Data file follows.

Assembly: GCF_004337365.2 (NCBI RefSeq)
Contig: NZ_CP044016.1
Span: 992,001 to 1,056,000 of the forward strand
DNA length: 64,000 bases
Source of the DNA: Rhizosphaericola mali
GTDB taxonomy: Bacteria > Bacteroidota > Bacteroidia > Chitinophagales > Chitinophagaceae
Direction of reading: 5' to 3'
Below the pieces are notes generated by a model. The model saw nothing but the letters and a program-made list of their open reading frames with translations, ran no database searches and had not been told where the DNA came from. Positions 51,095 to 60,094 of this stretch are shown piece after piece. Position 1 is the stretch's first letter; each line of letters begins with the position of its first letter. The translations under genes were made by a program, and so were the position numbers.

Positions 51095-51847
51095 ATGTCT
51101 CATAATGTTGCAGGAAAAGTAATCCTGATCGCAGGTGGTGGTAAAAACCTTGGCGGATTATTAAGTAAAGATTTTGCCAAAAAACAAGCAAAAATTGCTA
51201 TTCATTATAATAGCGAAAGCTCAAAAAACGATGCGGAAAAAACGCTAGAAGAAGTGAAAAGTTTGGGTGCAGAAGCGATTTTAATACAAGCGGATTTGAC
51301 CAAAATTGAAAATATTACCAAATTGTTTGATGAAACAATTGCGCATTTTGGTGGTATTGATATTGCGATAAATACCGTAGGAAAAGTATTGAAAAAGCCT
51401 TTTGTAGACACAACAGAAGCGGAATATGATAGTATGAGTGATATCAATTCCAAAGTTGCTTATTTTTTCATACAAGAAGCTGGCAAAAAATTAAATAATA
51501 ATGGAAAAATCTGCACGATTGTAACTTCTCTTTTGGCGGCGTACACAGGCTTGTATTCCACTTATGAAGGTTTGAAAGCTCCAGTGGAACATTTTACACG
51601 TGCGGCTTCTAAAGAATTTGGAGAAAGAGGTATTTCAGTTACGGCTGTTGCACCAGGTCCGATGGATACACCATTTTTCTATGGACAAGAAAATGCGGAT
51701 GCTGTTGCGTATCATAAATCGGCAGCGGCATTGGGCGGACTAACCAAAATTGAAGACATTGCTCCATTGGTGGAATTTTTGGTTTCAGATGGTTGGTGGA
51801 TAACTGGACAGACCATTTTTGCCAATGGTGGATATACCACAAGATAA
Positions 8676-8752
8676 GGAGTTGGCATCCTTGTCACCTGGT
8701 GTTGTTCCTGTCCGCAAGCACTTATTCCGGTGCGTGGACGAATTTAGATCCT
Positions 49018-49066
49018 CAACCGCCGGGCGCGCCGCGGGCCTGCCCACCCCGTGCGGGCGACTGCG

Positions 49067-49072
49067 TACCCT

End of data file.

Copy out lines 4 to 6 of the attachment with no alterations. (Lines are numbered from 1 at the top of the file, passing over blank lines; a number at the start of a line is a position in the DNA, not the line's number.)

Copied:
DNA length: 64,000 bases
Source of the DNA: Rhizosphaericola mali
GTDB taxonomy: Bacteria > Bacteroidota > Bacteroidia > Chitinophagales > Chitinophagaceae